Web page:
# NCERT Solutions for Class 12 Maths Chapter 13 Miscellaneous Exercise

NCERT Solutions for Class 12 Maths Chapter 13 Miscellaneous Exercise in Hindi and English Medium updated for academic session 2020-2021 free to use in PDF or view in Videos format.

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## Class 12 Maths Chapter 13 Miscellaneous Exercise Solutions

Class: 12 | Mathematics |

Chapter: 13 | Probability |

Exercise: Miscellaneous 13 | Hindi and English Medium Solution |

### Class 12 Maths Chapter 13 Miscellaneous Exercise in Hindi and English

### Class 12 Maths Chapter 13 Miscellaneous Exercise 13 in Videos

#### Random Variables and its Probability Distributions

In most of these experiments, we were not only interested in the particular outcome that occurs, but in the number related to those results, as shown in the following examples / experiments:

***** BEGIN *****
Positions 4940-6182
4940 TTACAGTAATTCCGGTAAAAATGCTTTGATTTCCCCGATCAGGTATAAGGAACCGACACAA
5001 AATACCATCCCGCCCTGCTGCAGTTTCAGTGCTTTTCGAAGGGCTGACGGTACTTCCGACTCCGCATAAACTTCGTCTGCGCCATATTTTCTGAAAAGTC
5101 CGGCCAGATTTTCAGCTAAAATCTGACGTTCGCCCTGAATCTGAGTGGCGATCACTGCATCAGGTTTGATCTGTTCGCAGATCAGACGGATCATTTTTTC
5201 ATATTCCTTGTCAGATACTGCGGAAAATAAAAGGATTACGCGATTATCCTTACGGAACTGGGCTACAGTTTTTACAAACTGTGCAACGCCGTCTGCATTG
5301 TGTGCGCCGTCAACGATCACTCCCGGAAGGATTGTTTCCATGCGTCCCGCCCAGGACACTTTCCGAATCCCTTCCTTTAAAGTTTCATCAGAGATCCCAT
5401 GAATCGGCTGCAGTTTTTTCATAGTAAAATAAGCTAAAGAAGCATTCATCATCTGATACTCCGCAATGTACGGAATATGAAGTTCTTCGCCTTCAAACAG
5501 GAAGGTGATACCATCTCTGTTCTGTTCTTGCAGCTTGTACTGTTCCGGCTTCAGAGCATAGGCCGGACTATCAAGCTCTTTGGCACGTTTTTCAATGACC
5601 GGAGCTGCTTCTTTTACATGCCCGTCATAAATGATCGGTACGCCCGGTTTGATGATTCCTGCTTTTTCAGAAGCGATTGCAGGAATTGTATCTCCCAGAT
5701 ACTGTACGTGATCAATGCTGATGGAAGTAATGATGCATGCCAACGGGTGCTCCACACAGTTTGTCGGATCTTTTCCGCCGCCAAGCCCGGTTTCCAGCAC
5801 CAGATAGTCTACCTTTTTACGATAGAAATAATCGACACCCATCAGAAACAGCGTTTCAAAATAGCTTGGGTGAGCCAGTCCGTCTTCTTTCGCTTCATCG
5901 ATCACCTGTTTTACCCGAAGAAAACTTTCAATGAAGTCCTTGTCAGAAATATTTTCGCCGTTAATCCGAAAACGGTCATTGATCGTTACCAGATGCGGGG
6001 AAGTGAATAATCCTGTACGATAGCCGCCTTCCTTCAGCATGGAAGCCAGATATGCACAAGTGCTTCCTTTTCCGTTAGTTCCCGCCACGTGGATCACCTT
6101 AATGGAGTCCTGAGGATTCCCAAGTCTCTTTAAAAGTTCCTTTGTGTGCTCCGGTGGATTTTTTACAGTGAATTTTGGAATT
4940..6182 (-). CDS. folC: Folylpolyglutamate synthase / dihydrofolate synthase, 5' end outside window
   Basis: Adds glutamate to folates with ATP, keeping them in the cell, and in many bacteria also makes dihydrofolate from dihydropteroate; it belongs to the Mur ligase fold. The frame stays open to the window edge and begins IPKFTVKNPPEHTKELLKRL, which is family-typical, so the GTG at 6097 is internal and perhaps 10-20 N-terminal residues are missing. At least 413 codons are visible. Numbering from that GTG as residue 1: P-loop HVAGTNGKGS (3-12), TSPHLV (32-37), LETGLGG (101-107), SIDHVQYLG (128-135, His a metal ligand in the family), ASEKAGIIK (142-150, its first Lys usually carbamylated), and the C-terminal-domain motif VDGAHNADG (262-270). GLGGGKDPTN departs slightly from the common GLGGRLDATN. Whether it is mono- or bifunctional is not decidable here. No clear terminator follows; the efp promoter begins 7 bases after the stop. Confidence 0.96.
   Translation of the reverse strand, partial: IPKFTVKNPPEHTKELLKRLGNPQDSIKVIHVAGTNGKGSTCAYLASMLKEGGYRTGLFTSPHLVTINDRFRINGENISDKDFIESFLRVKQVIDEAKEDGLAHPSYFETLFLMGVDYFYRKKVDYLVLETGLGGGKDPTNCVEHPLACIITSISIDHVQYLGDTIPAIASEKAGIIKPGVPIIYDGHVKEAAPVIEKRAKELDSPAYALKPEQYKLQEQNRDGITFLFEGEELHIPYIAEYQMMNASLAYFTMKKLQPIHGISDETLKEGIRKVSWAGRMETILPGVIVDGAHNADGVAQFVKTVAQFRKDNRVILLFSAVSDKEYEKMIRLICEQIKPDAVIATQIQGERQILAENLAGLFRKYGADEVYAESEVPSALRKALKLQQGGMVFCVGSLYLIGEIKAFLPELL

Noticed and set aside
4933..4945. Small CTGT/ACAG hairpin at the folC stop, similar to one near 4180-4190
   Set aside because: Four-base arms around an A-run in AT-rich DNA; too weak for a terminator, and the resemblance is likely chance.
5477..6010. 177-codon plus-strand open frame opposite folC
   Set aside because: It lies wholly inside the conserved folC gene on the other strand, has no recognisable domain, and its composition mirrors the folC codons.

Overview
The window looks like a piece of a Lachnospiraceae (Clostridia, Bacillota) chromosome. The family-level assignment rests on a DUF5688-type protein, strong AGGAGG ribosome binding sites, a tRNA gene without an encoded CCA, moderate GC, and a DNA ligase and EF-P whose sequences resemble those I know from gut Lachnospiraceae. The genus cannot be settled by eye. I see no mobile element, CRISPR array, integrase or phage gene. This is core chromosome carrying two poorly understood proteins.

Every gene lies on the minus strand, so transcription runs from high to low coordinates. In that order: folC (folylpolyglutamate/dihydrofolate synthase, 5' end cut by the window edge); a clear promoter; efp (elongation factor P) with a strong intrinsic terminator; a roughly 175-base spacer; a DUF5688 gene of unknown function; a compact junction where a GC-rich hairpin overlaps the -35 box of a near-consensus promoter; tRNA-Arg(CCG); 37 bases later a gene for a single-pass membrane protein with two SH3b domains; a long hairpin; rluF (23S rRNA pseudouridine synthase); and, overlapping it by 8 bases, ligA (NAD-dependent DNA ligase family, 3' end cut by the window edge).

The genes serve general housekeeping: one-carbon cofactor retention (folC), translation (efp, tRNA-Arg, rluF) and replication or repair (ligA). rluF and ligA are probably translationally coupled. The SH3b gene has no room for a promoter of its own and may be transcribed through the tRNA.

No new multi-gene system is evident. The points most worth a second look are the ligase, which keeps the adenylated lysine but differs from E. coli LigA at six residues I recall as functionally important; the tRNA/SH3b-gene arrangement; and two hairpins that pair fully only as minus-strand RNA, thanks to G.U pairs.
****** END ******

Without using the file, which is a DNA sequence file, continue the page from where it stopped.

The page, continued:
- When turning two dice, we can take interest in the sum of numbers on two dice.
- In the experiment of randomly drawing four items (one after the other) from a batch of 20 items in which 6 are defective, we want to know the number of defects in a sample of four and not in particular order. Defective and non-defective items.
- On tossing a coin 50 times, we can get the number of titles received.

In all the above experiments, we have a rule that tells each experiment only a real number. This single real number may vary depending on the different results of the experiment. Therefore, it is a variable. In addition, its value depends on the result of a random experiment and is therefore called a random variable. A random variable is usually represented by x.

If you remember the definition of a function, you will realize that the random variable X is actually referring to a function whose domain is the result set (or sample space) of the random experiment. A random variable can take any real value, therefore, its co-domain is a group of real numbers. Therefore, a random variable can be defined as:

A random variable is a real-valued function whose domain is the sample space of a random experiment. For example, consider the use of tossing the coin twice in a row. The sample space for the experiment is S = {HH, HT, TH, TT}. If X represents the number of heads obtained, then X is a random variable and for each result, its value is X (HH) = 2, X (HT) = 1, X (TH) = 1, X (TT) = 0.